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American Revolution History by
American Revolution History by
Legend: Selected Site Area Merchant Site Historic Site Historic Marker Historic Shipwreck
Marker data courtesy of   Some map icons courtesy of Map Icons Collection

1776 Mayflower : A Story of Courage, Community, and War
The Federalist Papers Bunker Hill: A City, a Siege, a Revolution
Undaunted Courage: Meriwether Lewis Thomas Jefferson and the Opening of the American West John Adams
Benjamin Franklin : An American Life The Bloody & Brave History of Native American Warriors & the Women Who Supported Them
Click here for additional books

We the Kids : The Preamble to the Constitution of the United States The New Americans : Colonial Times: 1620-1689 (The American Story)
The Notorious Benedict Arnold: A True Story of Adventure, Heroism & Treachery A History of US: Vol 3, From Colonies to Country (A History of Us)
Let It Begin Here!: Lexington & Concord: First Battles of the American Revolution George Washington, Spymaster: How the Americans Outspied the British and Won the Revolutionary War
They Called Her Molly Pitcher Now &  Ben : The Modern Inventions of Benjamin Franklin

Pirates and Traders: Gold! Hidden Treasures Hidden Object
Dedaloop (Kindle Fire Edition) Word Treasure
Treasure Island, The Experience Robinson Crusoe
The Patriots Hero Tales from American History - AudioBook

Selected Site

William Bartram Trail

Newberry, FL, 32669

Blue Sink

Visited by William Bartram, America's first naturalist, in 1774.
Erected by Newberry Garden Club in cooperation with Dist. V. FFGC National Council of State Garden Clubs, Inc.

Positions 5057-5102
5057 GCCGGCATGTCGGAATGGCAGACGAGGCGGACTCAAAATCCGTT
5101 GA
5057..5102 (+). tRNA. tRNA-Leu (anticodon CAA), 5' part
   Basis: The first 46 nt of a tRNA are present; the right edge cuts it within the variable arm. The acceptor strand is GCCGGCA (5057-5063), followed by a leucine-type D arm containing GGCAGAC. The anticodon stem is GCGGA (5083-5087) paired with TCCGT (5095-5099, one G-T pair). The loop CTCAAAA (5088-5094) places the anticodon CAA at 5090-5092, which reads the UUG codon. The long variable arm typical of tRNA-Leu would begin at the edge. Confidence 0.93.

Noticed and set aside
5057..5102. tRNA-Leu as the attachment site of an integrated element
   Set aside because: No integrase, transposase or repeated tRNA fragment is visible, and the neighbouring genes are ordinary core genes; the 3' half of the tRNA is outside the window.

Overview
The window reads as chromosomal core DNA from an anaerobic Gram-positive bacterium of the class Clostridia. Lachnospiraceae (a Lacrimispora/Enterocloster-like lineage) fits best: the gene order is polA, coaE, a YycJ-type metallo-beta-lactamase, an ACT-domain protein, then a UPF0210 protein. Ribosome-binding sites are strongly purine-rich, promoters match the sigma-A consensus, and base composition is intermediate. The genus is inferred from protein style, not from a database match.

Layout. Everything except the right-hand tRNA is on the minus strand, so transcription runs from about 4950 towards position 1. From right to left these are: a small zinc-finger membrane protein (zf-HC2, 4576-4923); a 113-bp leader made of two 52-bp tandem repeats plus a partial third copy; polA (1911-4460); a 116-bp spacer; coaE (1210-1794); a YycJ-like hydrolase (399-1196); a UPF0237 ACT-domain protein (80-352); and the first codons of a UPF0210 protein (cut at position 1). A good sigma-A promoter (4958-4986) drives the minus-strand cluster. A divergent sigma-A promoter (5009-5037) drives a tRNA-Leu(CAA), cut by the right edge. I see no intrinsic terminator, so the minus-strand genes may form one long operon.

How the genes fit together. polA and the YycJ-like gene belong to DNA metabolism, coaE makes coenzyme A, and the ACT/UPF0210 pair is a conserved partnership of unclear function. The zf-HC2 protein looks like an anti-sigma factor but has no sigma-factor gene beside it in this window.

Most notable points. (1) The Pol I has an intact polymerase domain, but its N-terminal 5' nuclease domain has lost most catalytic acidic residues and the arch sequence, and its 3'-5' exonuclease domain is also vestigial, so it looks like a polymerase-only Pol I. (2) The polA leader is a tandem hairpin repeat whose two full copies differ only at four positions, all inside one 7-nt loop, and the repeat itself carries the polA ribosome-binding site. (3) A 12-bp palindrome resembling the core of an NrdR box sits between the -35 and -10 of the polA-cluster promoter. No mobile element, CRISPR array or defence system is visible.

Fla. Dept. of Transportation

Click on heading to visit the website (excludes markers).

Nearby Historical Markers

William Bartram Trail

Micanopy, FL, 32667

The great Quaker naturalist of Philadelphia made a long journey through the southeastern states in the 1770's collecting botanical specimens. In May, 1774, he visited the Seminole Chief, Cowkeeper, at the Indian village of Cuscowilla located near this spot. His book, 'Travels...', provided the earliest reliable account of North Florida landscape, flora, fauna, and Indian life and his vivid images of local scenes inspired Coleridge, Wordsworth, and Emerson.

Community Histories



Micanopy was the first distinct United States town in Florida, with settlement beginning after Spain ceded the Florida territory in 1821. When explorer and naturalist William Bartram visited in 1774, it was the site of a Seminole village called Cuscowilla. Bartram's favorable writings about this fertile area influenced future generations of settlers. Named after a Seminole chief, the territorial town of Micanopy was built under the auspices of the Florida Association of New York (the earliest Florida development corporation, headquartered in New York City). Chief Micanopy did not live in this village, he lived about 60 miles south in present-day Sumter County; in 1821 when the territorial village was developed, Miccosukees lived in the immediate area. It's thought that "The naming of the company town after Micanopy was an early effort to appease the chief and acknowledge his original authority over the land and did not indicate his actual presence in the town itself." Both Fort Defiance (1835–1836) and Fort Micanopy (1837–1843) were located here during the Second Seminole War. Some of the bloodiest battles of that war took place along the road southwest from Fort Micanopy to Fort Wacahoota, just inside modern Alachua County.

This article uses material from the Wikipedia article ",_Florida", which is released under the Creative Commons Attribution-Share-Alike License 3.0